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osteopaths, treatment, body, joints, manual and affections

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ORTHOPEDICS. The branch of medicine devoted to the treatment of affections Nvhich lead to morbid changes in the form of hones, joints, etc., and which arc followed by a disturbance of the symmetry of the limbs. Neglected and little developed in former times, orthopedics has now become a greatly developed special science which, by a thorough study of the bones and muscles, and of their functions, rationally and successfully influences and heals the affections with which it concerns itself. The results are generally the more certain and the more permanent, the earlier the affections are recognised and treated. Scientific orthopaedic surgery should not be confounded with osteopathy.

OSTEOPATHY.—This term, which is derived from the Greek osteon, " a bone," and pathos, " suffering," is applied to a curative system which has gained a certain number of followers. This system was invented in 1893, and is based upon the theory that the human body under ordinary circum stances contains within itself the fundamental principles for combating the invasion of disease-producing factors. In other words, the osteopaths claim that the tissues of the body harbour the necessary antidotes for all bacterial poisons, and are, as a rule, able to administer these to any organ when required. When, therefore, a diseased condition does occur, it must needs be due to the circumstance that the body has been prevented from meeting and overcoming the germ ; that is, an obstruction to the fluid con veying the antidote has made it impossible to reach the affected part. Such an obstruction, the osteopaths assert, can be caused only by the 'displacement of some bone. The treatment, therefore, aims at locating the seat of this lesion, and at removing it by mechanical means if possible. Once this has been accomplished, according to the osteopaths, the body will again be able to carry on its normal self-treatment, and to overcome the existing disease without any outside aid. The methods employed consist in manual treatment tending to stimulate the activity of organs, muscles, vessels, and nerves, or to inhibit the functions of certain parts in order to divert more energy to others.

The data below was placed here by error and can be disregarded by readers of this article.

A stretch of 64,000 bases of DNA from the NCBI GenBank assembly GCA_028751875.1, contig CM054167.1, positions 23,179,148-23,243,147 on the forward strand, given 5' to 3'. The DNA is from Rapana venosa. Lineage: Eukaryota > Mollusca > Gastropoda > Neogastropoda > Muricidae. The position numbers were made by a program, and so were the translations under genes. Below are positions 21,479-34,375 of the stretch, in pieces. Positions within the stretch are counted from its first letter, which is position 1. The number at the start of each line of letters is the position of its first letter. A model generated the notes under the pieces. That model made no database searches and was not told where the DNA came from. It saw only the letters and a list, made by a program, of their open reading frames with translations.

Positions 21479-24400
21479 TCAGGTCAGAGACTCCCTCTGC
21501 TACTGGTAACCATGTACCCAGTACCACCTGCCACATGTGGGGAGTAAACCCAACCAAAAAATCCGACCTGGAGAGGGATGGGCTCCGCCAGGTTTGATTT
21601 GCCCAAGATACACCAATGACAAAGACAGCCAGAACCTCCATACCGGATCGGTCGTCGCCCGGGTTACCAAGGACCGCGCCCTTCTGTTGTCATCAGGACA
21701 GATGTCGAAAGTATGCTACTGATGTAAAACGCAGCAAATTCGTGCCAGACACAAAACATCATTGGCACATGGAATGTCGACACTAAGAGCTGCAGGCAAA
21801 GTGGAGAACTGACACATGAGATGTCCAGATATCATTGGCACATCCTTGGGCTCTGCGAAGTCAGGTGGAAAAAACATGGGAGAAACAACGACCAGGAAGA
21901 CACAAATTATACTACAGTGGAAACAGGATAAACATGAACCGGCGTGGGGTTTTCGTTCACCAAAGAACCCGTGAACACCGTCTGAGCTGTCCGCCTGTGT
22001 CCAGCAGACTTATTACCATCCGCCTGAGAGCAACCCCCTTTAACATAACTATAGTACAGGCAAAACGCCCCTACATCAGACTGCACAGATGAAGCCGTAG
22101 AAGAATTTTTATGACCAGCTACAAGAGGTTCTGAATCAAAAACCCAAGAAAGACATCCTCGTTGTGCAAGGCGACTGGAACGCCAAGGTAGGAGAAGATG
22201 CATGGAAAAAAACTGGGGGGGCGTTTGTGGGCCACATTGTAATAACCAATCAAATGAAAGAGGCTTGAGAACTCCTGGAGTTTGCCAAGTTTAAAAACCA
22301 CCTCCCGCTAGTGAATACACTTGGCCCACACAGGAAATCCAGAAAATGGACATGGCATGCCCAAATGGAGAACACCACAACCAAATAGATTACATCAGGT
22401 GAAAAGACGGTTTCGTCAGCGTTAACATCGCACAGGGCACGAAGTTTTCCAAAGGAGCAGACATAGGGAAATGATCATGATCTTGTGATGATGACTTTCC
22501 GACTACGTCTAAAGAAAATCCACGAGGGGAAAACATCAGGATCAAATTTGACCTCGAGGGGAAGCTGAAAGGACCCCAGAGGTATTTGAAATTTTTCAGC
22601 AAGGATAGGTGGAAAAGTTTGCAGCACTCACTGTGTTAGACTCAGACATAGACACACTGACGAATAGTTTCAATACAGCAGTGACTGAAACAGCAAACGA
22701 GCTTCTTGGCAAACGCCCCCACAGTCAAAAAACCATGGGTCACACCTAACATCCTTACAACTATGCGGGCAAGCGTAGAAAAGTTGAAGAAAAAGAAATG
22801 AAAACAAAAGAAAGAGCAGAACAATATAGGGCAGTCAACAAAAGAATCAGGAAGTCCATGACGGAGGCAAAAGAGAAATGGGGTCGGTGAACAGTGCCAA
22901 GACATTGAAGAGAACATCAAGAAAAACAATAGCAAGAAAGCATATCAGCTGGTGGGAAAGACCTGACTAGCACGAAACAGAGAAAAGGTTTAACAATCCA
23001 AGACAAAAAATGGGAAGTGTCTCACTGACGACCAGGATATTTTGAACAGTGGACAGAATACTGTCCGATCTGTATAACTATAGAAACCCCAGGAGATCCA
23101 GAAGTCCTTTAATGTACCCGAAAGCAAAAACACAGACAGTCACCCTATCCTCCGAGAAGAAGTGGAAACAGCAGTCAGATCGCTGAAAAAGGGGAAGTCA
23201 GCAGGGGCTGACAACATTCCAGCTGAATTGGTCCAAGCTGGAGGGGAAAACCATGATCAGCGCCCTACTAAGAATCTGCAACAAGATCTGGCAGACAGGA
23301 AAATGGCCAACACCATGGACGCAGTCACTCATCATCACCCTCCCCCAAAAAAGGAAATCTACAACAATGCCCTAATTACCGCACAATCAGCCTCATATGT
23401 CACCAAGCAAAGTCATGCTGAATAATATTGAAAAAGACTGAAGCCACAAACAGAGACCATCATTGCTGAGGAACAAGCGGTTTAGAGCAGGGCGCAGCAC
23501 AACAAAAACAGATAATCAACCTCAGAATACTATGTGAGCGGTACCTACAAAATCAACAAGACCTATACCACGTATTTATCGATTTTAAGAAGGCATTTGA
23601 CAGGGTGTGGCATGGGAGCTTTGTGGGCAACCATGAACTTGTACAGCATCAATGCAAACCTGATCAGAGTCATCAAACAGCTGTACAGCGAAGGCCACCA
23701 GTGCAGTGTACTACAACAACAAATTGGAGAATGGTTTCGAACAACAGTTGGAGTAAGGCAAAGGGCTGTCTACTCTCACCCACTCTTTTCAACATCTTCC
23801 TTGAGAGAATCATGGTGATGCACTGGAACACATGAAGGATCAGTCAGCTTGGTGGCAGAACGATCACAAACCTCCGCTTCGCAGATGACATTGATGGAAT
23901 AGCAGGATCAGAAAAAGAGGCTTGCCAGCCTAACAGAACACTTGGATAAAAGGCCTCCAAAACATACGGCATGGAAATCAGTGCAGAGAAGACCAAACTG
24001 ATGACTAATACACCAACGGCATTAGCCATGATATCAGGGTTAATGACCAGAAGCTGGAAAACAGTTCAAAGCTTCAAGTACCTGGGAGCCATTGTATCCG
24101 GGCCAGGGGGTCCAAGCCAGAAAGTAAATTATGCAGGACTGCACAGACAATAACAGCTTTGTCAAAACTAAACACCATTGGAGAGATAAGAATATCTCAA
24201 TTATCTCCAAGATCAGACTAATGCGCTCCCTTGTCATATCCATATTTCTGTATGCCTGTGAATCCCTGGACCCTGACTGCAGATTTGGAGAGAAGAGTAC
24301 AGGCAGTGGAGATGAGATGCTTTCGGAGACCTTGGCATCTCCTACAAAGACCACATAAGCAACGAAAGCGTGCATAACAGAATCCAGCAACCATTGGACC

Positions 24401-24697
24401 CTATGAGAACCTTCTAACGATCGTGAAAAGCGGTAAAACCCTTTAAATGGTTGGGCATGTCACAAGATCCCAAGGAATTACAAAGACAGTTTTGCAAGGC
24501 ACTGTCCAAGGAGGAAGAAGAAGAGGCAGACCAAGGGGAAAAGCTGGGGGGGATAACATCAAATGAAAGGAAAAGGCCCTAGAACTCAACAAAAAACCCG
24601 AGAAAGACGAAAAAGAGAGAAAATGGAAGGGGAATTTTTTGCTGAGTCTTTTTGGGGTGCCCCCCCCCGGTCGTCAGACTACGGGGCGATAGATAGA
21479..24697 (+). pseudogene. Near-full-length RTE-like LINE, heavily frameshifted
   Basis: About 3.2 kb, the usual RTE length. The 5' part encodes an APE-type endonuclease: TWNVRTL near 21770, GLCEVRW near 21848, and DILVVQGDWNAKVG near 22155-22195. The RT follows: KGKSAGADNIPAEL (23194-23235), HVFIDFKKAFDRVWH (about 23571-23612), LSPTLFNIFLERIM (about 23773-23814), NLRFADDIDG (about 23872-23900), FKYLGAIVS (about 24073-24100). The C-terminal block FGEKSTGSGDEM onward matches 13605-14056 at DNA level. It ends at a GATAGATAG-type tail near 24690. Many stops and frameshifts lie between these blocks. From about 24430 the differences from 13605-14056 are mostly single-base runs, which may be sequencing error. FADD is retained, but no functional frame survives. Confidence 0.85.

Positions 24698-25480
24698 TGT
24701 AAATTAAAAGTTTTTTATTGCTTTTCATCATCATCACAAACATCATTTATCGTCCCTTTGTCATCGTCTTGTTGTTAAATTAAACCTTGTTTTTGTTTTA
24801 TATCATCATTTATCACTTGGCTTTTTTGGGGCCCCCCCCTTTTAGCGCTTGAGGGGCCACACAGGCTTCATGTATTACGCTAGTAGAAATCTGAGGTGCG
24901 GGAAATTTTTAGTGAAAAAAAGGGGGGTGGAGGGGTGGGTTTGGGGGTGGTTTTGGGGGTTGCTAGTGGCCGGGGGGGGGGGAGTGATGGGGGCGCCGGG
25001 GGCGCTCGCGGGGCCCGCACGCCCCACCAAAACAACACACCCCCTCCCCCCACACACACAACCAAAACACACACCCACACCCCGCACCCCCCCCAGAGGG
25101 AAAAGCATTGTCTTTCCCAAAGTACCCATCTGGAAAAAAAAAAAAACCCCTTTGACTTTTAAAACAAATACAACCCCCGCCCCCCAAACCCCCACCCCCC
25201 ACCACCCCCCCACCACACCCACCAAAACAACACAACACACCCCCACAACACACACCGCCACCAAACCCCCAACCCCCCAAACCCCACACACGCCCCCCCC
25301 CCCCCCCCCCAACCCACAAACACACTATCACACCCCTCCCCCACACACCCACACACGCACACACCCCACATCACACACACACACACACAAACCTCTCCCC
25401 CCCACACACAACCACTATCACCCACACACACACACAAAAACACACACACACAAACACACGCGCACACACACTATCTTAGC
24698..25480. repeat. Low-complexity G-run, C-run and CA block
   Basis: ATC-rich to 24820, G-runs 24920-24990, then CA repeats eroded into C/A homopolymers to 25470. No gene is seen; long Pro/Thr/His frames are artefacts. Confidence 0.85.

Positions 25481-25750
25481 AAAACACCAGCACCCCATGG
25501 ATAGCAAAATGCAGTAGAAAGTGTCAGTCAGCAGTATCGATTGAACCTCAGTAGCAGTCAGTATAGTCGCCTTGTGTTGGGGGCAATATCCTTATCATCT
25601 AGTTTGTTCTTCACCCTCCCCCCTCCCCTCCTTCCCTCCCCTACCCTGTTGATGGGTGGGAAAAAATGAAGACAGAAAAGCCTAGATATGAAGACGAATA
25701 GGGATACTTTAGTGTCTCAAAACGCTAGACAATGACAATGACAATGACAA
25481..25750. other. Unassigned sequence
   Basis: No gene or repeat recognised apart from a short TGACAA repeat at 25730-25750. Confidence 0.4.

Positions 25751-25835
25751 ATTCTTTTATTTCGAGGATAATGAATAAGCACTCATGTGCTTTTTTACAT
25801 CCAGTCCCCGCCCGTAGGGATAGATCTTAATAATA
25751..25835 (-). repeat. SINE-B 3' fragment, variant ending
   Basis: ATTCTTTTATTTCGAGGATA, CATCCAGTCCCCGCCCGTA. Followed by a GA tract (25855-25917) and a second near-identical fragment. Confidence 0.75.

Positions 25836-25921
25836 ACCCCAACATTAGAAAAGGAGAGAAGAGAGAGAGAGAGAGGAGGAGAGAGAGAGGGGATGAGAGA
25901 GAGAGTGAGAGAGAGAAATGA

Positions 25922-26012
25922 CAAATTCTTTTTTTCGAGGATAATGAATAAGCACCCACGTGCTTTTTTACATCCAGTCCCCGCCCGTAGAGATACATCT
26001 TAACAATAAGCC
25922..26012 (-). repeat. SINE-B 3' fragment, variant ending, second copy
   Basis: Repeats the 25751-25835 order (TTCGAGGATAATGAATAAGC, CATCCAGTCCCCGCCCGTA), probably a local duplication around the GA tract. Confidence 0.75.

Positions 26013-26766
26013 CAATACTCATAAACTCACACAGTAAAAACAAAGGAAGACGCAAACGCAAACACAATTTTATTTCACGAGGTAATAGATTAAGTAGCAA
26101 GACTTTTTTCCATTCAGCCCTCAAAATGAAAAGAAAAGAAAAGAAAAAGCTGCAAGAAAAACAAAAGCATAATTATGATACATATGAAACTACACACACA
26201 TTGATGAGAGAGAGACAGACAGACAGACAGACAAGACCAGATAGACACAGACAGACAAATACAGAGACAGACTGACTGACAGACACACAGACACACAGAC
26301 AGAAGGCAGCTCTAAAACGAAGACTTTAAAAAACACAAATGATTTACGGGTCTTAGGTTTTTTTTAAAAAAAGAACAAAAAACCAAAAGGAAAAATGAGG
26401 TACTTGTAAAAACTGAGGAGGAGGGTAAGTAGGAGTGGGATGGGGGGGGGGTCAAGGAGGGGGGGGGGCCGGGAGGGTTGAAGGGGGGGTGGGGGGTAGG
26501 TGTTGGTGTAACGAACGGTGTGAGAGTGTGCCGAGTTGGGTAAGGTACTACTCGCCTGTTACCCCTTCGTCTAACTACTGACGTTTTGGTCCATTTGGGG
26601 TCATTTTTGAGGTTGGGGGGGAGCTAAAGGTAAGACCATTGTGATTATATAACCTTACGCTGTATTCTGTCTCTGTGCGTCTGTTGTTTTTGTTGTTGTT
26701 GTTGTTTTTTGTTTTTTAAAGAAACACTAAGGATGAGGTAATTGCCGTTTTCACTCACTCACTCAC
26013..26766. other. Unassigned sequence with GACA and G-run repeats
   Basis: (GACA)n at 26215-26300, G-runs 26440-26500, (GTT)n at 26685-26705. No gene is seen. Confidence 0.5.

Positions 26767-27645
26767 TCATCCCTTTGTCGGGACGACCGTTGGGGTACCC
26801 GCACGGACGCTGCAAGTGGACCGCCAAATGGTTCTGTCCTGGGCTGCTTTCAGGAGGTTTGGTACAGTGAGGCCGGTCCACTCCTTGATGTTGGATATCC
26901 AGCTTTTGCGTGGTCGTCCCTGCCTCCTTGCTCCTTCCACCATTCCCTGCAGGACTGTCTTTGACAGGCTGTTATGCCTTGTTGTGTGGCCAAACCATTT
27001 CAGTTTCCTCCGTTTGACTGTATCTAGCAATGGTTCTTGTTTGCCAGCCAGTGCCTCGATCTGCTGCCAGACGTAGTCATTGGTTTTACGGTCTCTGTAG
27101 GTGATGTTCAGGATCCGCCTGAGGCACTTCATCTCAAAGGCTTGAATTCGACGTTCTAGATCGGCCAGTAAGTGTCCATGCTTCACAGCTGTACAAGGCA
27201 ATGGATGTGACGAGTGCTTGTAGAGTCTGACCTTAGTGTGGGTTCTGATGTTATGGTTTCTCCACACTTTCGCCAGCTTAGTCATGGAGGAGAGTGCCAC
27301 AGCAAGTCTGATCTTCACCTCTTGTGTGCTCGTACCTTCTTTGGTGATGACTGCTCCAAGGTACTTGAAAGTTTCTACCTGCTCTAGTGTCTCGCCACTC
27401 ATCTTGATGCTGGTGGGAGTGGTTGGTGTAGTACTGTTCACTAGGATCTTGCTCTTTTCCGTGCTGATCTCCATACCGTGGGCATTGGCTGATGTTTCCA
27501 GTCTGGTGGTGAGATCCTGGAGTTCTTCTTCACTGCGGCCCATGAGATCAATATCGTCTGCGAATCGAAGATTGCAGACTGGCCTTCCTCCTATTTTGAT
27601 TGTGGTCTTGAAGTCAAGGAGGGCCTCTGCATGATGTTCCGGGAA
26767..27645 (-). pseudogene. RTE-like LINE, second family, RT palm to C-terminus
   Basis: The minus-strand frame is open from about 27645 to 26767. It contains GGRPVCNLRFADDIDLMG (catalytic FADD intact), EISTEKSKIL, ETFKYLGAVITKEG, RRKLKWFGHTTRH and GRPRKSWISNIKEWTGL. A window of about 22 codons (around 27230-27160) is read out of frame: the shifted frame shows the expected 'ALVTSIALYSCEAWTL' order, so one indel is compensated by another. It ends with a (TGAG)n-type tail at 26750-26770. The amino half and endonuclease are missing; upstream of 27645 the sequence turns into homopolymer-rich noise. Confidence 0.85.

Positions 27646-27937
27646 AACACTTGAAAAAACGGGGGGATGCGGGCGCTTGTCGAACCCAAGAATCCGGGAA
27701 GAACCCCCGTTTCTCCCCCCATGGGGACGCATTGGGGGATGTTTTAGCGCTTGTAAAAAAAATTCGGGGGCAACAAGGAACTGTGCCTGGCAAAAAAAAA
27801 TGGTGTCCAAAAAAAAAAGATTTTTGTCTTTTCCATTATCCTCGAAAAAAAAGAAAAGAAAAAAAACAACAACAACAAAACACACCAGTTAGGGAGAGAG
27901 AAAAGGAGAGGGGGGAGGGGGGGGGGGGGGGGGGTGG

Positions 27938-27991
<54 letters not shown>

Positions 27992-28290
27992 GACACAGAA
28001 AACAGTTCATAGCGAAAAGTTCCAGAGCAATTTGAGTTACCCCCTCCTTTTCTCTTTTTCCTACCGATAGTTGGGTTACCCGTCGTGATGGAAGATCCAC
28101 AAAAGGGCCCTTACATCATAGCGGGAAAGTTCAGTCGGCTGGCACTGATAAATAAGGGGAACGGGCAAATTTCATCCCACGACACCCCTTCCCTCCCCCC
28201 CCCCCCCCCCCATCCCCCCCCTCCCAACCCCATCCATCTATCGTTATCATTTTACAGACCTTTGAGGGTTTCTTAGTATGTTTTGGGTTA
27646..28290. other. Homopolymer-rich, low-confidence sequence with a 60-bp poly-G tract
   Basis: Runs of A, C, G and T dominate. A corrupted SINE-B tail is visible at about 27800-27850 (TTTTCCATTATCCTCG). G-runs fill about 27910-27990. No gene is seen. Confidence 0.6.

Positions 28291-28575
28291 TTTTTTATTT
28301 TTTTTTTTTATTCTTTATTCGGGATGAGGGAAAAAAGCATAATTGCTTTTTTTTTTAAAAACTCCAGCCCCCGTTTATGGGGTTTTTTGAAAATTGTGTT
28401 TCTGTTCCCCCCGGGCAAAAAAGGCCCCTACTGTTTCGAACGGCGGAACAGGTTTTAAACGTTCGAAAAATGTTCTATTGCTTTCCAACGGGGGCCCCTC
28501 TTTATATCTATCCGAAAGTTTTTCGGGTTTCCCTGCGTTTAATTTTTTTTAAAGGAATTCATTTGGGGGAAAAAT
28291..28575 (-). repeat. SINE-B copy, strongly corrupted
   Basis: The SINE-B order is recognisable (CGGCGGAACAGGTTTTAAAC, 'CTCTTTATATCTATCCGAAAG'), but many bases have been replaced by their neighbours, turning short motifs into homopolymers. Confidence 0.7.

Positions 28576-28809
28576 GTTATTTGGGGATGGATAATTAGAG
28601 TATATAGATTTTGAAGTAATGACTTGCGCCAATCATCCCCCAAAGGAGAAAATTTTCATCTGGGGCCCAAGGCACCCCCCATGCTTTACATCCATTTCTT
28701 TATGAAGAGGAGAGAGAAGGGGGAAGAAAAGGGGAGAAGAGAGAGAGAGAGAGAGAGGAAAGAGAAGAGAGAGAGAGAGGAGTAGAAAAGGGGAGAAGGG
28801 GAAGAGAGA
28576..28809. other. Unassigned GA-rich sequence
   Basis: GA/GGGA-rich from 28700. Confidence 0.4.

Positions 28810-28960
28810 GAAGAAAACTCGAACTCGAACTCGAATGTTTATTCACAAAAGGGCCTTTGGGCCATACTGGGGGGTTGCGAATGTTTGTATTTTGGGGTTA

The osteopaths have built up a vast structure of empirical facts (most of which have been known for centuries) to which they have applied their own reasoning. The good that osteopaths, as practitioners, may do should not be confused with the principles of osteopathy.

The benefits to be derived from scientific massage and joint-manipulation are many, no matter what the theories may be in the mind of the manipu lator ; and there are undoubtedly many patients suffering from chronic joint injuries who may be benefited by the enthusiasm and practice of the osteopaths.

Rheumatism is one of the diseases in which the so-called osteopathic treatment might most rationally be indicated, inasmuch as it might be possible in some cases to counteract the local pains by manual irritation of the affected joints. Leaving out of consideration the assertion frequently made by osteopaths, that dislocated joints, sprained tendons, or " twisted " vertebne may be factors in aggravating the pains of a rheumatic condition, it may be said that rough manual massage is very often the only means of exercising the painful parts. And since exercise has a profound influence upon the circulatory functions, there is no denying the fact that such treat ment may benefit the patient to some extent if he be able to stand it. The osteopathic treatment aims at stimulating the activity of the veins and lymphatics by passive massage in the direction of their respective currents. At the same time, the joints are freely exercised in all directions in which the nature of their construction permits them to be moved ; and the muscles are forced into relaxation by kneading, stretching, and rubbing. It being part of the theory of the osteopaths that every ailment is responsive to treatment of the sympathetic nerve-centre supplying the affected organ, an attempt is usually made to locate this ganglion in the spinal cord, and to stimulate the organ by manual treatment of the nerve.

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